The book is very readable and I would recommend it to anyone interested in the Tudor period.
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24 of 27 people found the following review helpful
5.0 out of 5 stars Tudor peril, 25 Jun 2009
By 
Lynette Baines (Melbourne, Australia) - See all my reviews
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Lady Jane Grey, the Nine Days Queen, is a well-known figure. Her two younger sisters are not so well-known. This excellent biography follows the three sisters as they are each caught up in the murky world of Tudor politics. Protestant Jane was declared heir to the throne by the dying Edward VI in preference to his Catholic half-sister Mary. Jane was less of a victim of powerful men than has been supposed, & De Lisle shows that she was determined to rule in her own right. However, Mary's supporters deposed Jane & she was executed when she became a focus for rebellion. When Elizabeth I came to the throne in 1559, Katherine Grey was seen as her heir by the English nobility. She foolishly fell in love & secretly married without Elizabeth's permission. When she then gave birth to two sons (the second child conceived while both parents were imprisoned in the Tower), the Queen's anger was terrible, the couple were separated & Katherine died young. The youngest sister, Mary, also married without the Queen's permission. Her choice was one of her jailers, Thomas Keyes, who was imprisoned in terrible conditions for falling in love with an heir to the throne. This is a fascinating look at the Tudor court & the perils of being too close to the throne.
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3 of 3 people found the following review helpful
5.0 out of 5 stars Clever, pacy and refreshingly unsentimental, 29 Oct 2012
This review is from: The Sisters Who Would Be Queen: The tragedy of Mary, Katherine and Lady Jane Grey (Paperback)
Leanda de Lisle's biography of Lady Jane Grey, "the nine day queen," and her two younger sisters, Katherine and Mary, is clever, pacy and unsentimental. If you're unfamiliar with the period, it explains the complex political situation of the mid-sixteenth century in an accessible but intelligent way. If you are already a Tudor fan, then de Lisle's book will still prove interesting because of the confident way in which she narrates the story of the Grey sisters' lives and discusses the importance of feminine monarchy in the years after Henry VIII's death. She strips away many of the romantic legends surrounding the girls, especially Jane, and re-appraises some of the period's other important women, such as the Greys' mother, the Duchess of Suffolk, and their cousin, the future Queen Elizabeth I. De Lisle's writing style is witty and clever - she deals equally well with the tragedy and the absurdity of the sisters' lives. (The lives of Katherine Grey and Mary Grey after their sister's death help make this book feel particularly "fresh," which isn't always easy to do in the Tudor market.) "The Sisters Who Would Be Queen" is a good biography in its own right or a "must-read" for anyone fascinated by the Tudor monarchy and the legend of Jane Grey and "the nine days" of 1553.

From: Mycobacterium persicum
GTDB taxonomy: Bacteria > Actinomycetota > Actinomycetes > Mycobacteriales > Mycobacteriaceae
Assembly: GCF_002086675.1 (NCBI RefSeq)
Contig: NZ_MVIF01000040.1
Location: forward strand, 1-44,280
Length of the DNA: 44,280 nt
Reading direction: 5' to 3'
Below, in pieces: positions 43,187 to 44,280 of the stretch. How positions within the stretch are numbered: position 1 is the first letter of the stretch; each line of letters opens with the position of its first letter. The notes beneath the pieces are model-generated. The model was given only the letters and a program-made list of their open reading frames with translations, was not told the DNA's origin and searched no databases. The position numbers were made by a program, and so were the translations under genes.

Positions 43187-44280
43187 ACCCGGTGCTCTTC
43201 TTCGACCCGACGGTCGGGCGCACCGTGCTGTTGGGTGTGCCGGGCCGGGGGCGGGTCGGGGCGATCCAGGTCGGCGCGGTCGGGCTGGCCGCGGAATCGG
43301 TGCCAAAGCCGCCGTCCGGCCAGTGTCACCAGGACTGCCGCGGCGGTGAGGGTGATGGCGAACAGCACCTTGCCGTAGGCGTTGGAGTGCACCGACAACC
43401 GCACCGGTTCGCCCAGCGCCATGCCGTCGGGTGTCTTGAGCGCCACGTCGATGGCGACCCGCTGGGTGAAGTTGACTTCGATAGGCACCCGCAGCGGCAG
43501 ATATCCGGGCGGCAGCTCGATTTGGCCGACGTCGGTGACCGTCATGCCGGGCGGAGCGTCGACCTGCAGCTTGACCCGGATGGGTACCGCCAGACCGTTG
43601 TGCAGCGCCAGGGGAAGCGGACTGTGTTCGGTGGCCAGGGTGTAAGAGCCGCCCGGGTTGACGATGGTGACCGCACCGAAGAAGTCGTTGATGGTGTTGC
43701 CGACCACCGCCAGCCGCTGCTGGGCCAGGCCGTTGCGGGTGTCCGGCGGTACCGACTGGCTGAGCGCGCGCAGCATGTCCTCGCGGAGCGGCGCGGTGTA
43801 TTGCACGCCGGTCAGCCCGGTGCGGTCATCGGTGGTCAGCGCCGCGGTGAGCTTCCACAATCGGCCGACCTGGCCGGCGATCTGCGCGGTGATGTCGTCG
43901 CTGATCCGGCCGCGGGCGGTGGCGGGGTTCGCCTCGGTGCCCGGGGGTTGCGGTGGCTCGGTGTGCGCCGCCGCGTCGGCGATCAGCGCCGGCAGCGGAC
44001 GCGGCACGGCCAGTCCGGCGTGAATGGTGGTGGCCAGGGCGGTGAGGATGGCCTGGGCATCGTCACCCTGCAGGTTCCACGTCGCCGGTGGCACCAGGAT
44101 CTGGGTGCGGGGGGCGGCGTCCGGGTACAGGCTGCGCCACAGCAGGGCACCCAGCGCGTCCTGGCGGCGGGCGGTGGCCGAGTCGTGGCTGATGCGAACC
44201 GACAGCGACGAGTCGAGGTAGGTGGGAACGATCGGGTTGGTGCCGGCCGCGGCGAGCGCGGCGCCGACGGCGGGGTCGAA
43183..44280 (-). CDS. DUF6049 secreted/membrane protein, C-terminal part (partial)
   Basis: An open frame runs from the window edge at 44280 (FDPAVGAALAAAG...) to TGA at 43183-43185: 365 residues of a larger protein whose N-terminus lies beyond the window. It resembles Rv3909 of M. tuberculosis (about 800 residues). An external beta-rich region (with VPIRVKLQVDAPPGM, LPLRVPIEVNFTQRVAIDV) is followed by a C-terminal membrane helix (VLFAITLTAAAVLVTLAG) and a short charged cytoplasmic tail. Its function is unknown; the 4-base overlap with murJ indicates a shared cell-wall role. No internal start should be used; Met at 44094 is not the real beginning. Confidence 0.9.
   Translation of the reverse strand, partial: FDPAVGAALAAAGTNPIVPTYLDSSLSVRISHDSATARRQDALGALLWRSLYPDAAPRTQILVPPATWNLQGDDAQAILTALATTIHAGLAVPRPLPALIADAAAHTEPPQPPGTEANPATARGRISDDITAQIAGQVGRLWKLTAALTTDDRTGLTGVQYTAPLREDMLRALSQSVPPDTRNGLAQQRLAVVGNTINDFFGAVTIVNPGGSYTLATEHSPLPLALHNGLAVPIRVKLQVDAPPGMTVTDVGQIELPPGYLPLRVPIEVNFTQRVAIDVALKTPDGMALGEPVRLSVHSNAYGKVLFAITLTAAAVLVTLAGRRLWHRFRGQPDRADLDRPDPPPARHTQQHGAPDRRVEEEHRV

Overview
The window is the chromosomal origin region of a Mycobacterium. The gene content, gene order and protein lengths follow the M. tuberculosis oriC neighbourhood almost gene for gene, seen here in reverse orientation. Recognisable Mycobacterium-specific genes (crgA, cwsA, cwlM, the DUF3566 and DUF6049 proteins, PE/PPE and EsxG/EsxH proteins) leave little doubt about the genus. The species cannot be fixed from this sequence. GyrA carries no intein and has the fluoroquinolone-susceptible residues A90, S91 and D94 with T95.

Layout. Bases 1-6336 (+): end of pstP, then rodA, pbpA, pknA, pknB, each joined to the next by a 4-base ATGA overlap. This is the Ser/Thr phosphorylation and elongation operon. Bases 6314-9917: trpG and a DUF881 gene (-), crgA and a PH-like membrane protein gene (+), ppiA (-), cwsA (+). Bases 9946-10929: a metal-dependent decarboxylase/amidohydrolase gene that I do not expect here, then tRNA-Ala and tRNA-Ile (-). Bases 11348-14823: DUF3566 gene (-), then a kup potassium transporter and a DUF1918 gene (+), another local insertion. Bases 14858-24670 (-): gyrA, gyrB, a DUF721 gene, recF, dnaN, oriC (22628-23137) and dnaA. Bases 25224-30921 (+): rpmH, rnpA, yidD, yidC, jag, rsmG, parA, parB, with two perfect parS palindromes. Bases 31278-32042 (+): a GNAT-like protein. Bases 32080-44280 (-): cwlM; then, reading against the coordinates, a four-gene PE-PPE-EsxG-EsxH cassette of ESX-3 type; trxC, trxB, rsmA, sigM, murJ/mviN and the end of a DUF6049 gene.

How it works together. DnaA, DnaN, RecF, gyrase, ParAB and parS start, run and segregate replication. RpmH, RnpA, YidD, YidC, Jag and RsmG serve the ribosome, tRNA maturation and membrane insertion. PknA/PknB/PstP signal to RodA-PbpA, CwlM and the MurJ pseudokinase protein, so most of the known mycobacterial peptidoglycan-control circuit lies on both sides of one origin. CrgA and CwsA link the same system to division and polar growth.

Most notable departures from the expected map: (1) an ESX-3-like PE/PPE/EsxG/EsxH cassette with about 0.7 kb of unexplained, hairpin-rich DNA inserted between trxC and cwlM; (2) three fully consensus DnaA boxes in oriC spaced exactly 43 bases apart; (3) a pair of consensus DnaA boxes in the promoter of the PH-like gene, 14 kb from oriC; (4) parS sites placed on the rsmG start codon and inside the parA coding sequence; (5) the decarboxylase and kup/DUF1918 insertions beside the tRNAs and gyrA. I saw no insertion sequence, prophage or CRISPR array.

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33 of 38 people found the following review helpful
5.0 out of 5 stars A gripping guide to the whole period, 4 Mar 2009
By 
Popular history books have to combine two apparently contradictory virtues. On one hand, they have to be scholarly and academically rigorous, on the other, readable and entertaining. Leanda de Lisle manages this balancing act with consumate ease.

The sisters of the title are Jane, Katherine and Mary Grey. Jane, the eldest and best known Grey, is the subject of the first half. I already knew parts of her story - or at least I thought I did. De Lisle debunks the mythology surrounding Lady Jane, showing her not as the tragic Protestant martyr of legend, but as an ambitious, strong-minded young woman with an Evangelical fervour. She knew exactly what she was getting into.

I found Jane the least personally attractive of the Greys - she's a bit uptight for my tastes, especially when she's urging her younger sisters to `despise the flesh'. Katherine and Mary are easier to identify with, so while their stories are less eventful, they carry just as much weight. Their lives are ruined by their claims to the throne - claims they never cared about in the same way as Jane. The tale of Mary's husband, Thomas Keyes, is particularly affecting. The tallest man at court, he was locked in a tiny room in the Tower, brutally tortured for falling in love with the wrong woman.

For me though, the best portrait in the book was of Elizabeth. Of all the women who contend for the throne after Henry VIII's death - from Mary Tudor to Mary Queen of Scots - she alone makes it and makes it stick. But, through the eyes of the Greys, we see a queen who is frightened and loveless, pushed into acts of extreme cruelty by her constant fear of usurpation. Jane is her rival. But Mary and Katherine are her victims.

This is a really excellent book. Despite the title, it's not just about the Greys. It's about the whole period, and all the women in it.
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2 of 2 people found the following review helpful
5.0 out of 5 stars Impressive, 9 Oct 2012
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This review is from: The Sisters Who Would Be Queen: The tragedy of Mary, Katherine and Lady Jane Grey (Paperback)
I highly rate this book
The author has done some painstaking research and its by far the most vivid account of the Grey sisters (and indeed family) I have ever read
A fantastic read Buy it!!